Not Signed-In
Which clippings match 'Image Recognition' keyword pg.1 of 1
15 NOVEMBER 2014

The Pixel Press Platform: draw your own video game

"We've set out to make Pixel Press an amazing game creation platform, and to do that we have to enable creators like you the ability create many different styles of games. We're starting with Pixel Press Floors and hope to continue with future game titles like Pixel Press Quest and Pixel Press Tracks."

(Robin Rath)

1
2
3
4

5

TAGS

2013bring to lifechildrens mediacomputer gamesdesigning and makingdrawing app • effective modelling • enabling technologiesimage recognitioniOS apps • level design • making a game • pencil and paperphysics • Pixel Press • Pixel Press Floors • Robin Rath • video game • video game level creator

CONTRIBUTOR

Simon Perkins
25 JULY 2013

colAR: An Augmented Reality Drawing App

"Puteko is a spin–off company from the HIT Lab NZ and proudly presents colAR – a computer program that brings colouring book pages to life with the magic of Augmented Reality!

You can colour in the book pages and then see them come to life as they pop out of the page as three dimensional models on your computer screen."

1
2

TAGS

2D drawing3D3D model • 3D rendering engine • animated 3D • Aotearoa New ZealandappARaugmented realitybreathe life intobring to life • colAR • colAR App • colAR colouring book • colAR Mix App • colAR technology • colour • colouring book • commercialisation projectscrayondrawing appdrawing digitallyGoogle Play StoreHIT Lab NZimage recognition • iOS App Store • kidsoutline drawing • page templates • Puteko Limited • Qualcomm Technologies • spin-off companies • technology commercialisation • templated designtoyUnity 3D • Vuforia (platform)

CONTRIBUTOR

Simon Perkins
20 SEPTEMBER 2011

Citizen science: predicting protein structures with a multiplayer online game

"People exert large amounts of problem–solving effort playing computer games. Simple image– and text–recognition tasks have been successfully 'crowd–sourced' through games, but it is not clear if more complex scientific problems can be solved with human–directed computing. Protein structure prediction is one such problem: locating the biologically relevant native conformation of a protein is a formidable computational challenge given the very large size of the search space. Here we describe Foldit, a multiplayer online game that engages non–scientists in solving hard prediction problems. Foldit players interact with protein structures using direct manipulation tools and user–friendly versions of algorithms from the Rosetta structure prediction methodology, while they compete and collaborate to optimize the computed energy. We show that top–ranked Foldit players excel at solving challenging structure refinement problems in which substantial backbone rearrangements are necessary to achieve the burial of hydrophobic residues. Players working collaboratively develop a rich assortment of new strategies and algorithms; unlike computational approaches, they explore not only the conformational space but also the space of possible search strategies. The integration of human visual problem–solving and strategy development capabilities with traditional computational algorithms through interactive multiplayer games is a powerful new approach to solving computationally–limited scientific problems."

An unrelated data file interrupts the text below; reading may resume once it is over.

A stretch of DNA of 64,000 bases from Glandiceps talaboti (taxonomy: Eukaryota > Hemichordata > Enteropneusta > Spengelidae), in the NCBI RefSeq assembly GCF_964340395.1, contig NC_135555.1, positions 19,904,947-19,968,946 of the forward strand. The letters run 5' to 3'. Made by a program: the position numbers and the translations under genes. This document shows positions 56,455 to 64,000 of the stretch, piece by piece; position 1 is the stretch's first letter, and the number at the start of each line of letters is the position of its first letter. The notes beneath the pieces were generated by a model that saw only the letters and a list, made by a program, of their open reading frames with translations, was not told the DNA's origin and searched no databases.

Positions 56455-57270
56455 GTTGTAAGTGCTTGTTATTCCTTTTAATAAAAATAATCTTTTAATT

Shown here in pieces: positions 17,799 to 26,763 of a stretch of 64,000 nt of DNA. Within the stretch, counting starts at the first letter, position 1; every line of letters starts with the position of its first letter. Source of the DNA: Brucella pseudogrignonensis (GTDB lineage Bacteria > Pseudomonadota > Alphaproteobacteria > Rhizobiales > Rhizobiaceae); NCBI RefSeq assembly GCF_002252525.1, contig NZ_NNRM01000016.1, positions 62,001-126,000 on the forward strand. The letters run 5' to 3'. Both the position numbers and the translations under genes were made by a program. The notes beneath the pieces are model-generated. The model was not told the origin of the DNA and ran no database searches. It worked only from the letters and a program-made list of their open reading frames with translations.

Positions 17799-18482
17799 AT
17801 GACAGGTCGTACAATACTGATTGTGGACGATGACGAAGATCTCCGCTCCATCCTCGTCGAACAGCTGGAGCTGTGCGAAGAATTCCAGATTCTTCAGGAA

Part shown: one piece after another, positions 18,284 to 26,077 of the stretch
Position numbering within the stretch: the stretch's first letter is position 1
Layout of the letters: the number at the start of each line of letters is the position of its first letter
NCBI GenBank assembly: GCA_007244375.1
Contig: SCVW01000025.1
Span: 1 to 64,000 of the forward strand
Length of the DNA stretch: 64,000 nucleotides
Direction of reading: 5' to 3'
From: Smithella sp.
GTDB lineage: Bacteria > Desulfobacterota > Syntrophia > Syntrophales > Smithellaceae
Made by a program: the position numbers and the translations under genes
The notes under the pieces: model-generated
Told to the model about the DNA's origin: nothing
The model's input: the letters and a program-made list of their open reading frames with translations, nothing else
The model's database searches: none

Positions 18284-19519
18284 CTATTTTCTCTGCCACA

(Seth Cooper, Firas Khatib, Adrien Treuille, Janos Barbero, Jeehyung Lee, Michael Beenen, Andrew Leaver–Fay, David Baker, Zoran Popović & Foldit players)

Nature 466, 756–760 (05 August 2010) doi:10.1038/nature09304 Received 22 January 2010 Accepted 30 June 2010

1
2

TAGS

algorithm • biochemistry • biomedicalcitizen sciencecollaboration • computational approaches • computational challenge • computer games • computing science • crowdsourcingdiscovery through designDNA • DNA sequence • Foldit • gamesimage recognitioninsight through designinteractive gamesmulti-player • multi-player online game • Nature (journal) • non-scientists • online gameplaying • predication • problem-solving • protein structure prediction • protein structures • scientific problems • scientists • structural biology • text recognitiontheory buildingvisual problem-solvingvisual representation

CONTRIBUTOR

Simon Perkins
Sign-In

Sign-In to Folksonomy

Can't access your account?

New to Folksonomy?

Sign-Up or learn more.